Which is why it's an absurd notion. Human beings can't "take over" in a fraction of a second, especially since they're out of practice from not driving the car and daydreaming (at best). An automated car has to handle every situation it encounters on its own, otherwise it's worse than useless.

Comment: Re:Won't save most of the 4000 lives (Score 4, Informative) 612

by ultranova (#49706503) Attached to: The Economic Consequences of Self-Driving Trucks

What makes you think that the autonomous truck will hit the car just like a manned truck? I'd think that with the sensors on the truck tied directly into the autonomous control systems the autotruck could react thousands of times faster and more effectively than a human being truck driver.

That won't help. The problem with trucks isn't human reaction speed, it's the sheer amount of kinetic energy that needs to be dissipated for one to stop. A 60-ton truck going at 50 mph has 29 MJ of kinetic energy. For it to stop, every single joule needs to go somewhere, and with current technology that means they'll turn to heat. And that means it's going to take a while as that heat dissipates - the brakes will literally melt if you try to brute-force a shorter braking distance, for example by increasing braking system pressure.

Alternatively, just consider how much damage is caused by a truck crash. Physics don't care if it's another car's rear or the truck's own brakes it's pushing against; any object that tries to stop its motion in a hurry is going to be hit by those same forces.

Comment: Re:USA in good company... (Score 1) 648

by ultranova (#49705913) Attached to: Dzhokhar Tsarnaev Gets Death Penalty In Boston Marathon Bombing

Not only that... but when I read stories in the media of a tyranical state executing those who they allege have committed crimes against their culture or religion I usually think ISIS and some guy with a sword, gun or flamethrower -- yet once again, this time, it is the good old US of A who plans to engage in such an act of barbarism.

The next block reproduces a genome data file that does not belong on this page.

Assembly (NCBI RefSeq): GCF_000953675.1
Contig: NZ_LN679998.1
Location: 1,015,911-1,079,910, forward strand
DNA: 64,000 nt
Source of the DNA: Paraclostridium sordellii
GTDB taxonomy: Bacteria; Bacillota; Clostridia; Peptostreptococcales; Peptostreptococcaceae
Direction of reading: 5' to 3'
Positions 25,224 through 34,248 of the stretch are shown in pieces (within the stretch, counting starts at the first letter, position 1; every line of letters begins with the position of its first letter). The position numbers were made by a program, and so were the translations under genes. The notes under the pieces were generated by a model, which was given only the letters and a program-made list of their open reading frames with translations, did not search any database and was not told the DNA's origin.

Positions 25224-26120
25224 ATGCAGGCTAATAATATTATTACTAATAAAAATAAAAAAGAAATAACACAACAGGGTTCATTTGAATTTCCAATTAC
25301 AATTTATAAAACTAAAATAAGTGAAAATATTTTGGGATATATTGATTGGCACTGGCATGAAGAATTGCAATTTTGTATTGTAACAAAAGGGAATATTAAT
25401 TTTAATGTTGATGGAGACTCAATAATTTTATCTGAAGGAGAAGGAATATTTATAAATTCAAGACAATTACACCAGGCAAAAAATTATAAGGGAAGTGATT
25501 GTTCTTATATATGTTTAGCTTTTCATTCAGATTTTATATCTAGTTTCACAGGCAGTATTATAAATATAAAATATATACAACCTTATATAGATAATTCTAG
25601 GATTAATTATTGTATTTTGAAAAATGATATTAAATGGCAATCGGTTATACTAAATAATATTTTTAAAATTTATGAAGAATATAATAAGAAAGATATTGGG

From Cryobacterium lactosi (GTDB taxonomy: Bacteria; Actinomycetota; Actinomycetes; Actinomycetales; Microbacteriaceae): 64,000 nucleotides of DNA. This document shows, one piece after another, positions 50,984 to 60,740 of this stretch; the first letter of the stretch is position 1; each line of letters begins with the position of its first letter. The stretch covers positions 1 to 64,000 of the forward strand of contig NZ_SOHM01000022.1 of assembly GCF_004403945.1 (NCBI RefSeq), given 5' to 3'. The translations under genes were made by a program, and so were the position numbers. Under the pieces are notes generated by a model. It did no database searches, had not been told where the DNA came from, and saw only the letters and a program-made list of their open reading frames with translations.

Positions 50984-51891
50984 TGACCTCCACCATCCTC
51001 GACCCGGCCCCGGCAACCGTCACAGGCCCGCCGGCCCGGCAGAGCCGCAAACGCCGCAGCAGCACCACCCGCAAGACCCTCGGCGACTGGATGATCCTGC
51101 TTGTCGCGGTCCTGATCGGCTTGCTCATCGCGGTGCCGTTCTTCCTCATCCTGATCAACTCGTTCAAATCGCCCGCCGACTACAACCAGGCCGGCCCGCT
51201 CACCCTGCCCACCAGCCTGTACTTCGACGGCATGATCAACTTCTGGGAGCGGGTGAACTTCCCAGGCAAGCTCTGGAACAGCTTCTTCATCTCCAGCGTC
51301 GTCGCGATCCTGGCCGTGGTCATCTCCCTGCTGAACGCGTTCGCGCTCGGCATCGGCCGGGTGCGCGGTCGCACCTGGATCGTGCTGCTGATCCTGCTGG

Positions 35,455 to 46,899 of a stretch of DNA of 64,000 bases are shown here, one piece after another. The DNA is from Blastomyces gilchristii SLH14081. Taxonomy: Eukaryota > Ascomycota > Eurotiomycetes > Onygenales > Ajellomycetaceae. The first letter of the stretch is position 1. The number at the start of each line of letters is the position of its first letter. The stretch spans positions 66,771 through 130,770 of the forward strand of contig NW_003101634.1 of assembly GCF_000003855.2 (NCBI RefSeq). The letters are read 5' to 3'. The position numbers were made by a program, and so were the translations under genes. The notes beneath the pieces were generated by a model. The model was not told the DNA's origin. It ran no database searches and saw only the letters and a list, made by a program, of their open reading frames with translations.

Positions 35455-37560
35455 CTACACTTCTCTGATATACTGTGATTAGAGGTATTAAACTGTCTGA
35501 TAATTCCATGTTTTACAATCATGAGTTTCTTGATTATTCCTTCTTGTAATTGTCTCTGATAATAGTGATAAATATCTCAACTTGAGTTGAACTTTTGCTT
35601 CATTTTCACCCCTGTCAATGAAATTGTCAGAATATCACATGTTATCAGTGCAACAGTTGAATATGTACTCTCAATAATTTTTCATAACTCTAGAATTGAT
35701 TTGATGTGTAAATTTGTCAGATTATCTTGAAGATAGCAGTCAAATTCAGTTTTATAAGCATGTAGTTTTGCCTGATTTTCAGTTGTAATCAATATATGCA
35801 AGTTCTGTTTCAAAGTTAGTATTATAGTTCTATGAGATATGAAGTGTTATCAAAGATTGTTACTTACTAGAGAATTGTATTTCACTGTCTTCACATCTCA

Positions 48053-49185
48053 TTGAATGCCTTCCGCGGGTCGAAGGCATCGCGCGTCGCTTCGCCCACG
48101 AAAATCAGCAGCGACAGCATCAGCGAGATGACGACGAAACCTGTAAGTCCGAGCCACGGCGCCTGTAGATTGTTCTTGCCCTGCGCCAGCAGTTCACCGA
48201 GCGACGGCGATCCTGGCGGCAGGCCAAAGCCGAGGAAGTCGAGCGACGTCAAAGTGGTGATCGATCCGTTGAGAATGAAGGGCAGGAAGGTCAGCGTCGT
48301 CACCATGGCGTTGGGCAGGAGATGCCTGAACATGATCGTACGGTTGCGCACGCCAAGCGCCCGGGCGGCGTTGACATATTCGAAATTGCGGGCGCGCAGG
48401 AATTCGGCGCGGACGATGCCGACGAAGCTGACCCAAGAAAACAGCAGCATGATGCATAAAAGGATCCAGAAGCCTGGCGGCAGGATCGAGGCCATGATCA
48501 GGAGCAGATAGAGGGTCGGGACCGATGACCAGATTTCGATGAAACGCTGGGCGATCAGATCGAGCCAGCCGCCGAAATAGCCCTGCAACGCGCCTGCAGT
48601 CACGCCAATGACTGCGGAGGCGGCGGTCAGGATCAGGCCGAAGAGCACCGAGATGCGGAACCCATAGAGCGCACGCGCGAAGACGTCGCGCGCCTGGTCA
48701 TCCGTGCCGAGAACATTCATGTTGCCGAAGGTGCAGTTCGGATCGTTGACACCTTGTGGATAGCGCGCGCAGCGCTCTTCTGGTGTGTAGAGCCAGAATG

To be fair, Tsarnaev isn't being executed for committing crimes against culture or religion, he's being executed for committing murder.

Comment: Re:USA in good company... (Score 0) 648

by ultranova (#49705851) Attached to: Dzhokhar Tsarnaev Gets Death Penalty In Boston Marathon Bombing

Yes, the US is not a civilized country, and it's not like Europe or Russia. We like it that way. Congratulations for realizing that.

No, US is not a civilized country, or rather it's a country where one group after another embraces barbarism. And that is slowly but surely tearing it apart. From various attempts to enforce religious dogma in science class to racially motivated police brutality, the fracture lines of society are getting wider. Your post marks yet anothe phase in this process of disintegration, where the shame of failure is dealt with by reinterpreting said failures as badges of pride. As such attitudes spread, damage becomes chronic and impossible to revert, since that would require admitting it is indeed damage rather than a reasonable choice.

Oh well, Enlightenment will find more clients, and the US will go the way every country that rejects it must, to irrelevance and ruin. World history too has its phases, and it the current one, it's no longer possible to be a major power without. And US is nowhere near stable enough to survive the loss of that status.

Some of my readers ask me what a "Serial Port" is. The answer is: I don't know. Is it some kind of wine you have with breakfast?